GPs are already expert medical generalists, these proposals simply build on this. However, we anticipate that both current trainees and existing GPs are likely to require additional training opportunities to perform this new role.

    We have an express intention to achieve regular protected time in the working week to enable all GPs to undertake training, quality work and leadership. This may take some time to achieve as it requires a significant increase in the total GP workforce to make it possible.

    We have made commitments with one session per month for every practice as a first step in this direction.

  • Workload

    Why does the contract framework state that GPs will provide workforce and workload data as part of the proposed arrangements?

    The lack of data on workload and workforce makes it very difficult to ensure that general practice is sustainable.

    This lack of data has made it difficult to provide evidence to support the calls for greater resourcing of general practice. Gathering this data will allow for greater sustainability of practices and for a more appropriate match of resources to workload.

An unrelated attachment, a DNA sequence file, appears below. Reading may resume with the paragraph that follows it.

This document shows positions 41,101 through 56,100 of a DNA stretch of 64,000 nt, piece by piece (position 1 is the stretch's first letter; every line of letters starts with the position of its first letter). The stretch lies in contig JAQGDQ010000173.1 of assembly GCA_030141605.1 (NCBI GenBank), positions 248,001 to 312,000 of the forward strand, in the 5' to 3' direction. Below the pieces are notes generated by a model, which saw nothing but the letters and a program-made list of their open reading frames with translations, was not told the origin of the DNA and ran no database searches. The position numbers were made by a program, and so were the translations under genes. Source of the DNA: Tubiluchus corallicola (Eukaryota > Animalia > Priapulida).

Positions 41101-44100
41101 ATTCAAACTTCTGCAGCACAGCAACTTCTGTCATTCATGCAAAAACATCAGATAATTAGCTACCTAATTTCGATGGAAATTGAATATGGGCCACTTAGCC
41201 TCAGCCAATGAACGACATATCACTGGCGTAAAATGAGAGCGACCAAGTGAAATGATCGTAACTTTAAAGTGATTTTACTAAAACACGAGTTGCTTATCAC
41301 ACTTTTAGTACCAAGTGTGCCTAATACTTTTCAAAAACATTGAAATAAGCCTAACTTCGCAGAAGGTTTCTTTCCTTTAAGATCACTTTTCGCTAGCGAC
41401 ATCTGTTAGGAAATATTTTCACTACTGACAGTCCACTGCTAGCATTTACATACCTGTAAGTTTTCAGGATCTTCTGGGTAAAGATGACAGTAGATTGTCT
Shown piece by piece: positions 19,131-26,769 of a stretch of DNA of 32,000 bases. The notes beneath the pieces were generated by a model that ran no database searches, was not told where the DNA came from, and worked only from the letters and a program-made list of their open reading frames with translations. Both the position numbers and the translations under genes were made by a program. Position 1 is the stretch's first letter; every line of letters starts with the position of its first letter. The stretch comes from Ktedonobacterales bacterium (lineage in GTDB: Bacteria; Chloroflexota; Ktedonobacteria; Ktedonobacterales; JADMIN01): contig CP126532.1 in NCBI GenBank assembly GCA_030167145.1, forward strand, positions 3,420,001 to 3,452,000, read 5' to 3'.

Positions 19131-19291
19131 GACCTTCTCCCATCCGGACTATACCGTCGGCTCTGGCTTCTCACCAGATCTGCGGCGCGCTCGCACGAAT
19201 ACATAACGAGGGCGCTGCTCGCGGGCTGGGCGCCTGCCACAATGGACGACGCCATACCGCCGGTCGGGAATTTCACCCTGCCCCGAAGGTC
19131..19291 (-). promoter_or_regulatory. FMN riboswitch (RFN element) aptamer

This data is to support GPs and other services, and not for micromanagement.

  • Premises

    What are the key changes to the premises arrangements that are being proposed?

    The Scottish Government and the SGPC have agreed a national code of practice for GP Premises ('the code') which sets out how the Scottish Government will support a shift, over 25 years, to a new model in which GPs will no longer be expected to provide their own premises.

    The contract offer proposes that from 1 April 2018, the code will be introduced and revised premises directions will take effect. The code sets out how the Scottish Government will achieve a significant transfer away from GPs of the risks of providing premises.

    The key changes proposed are: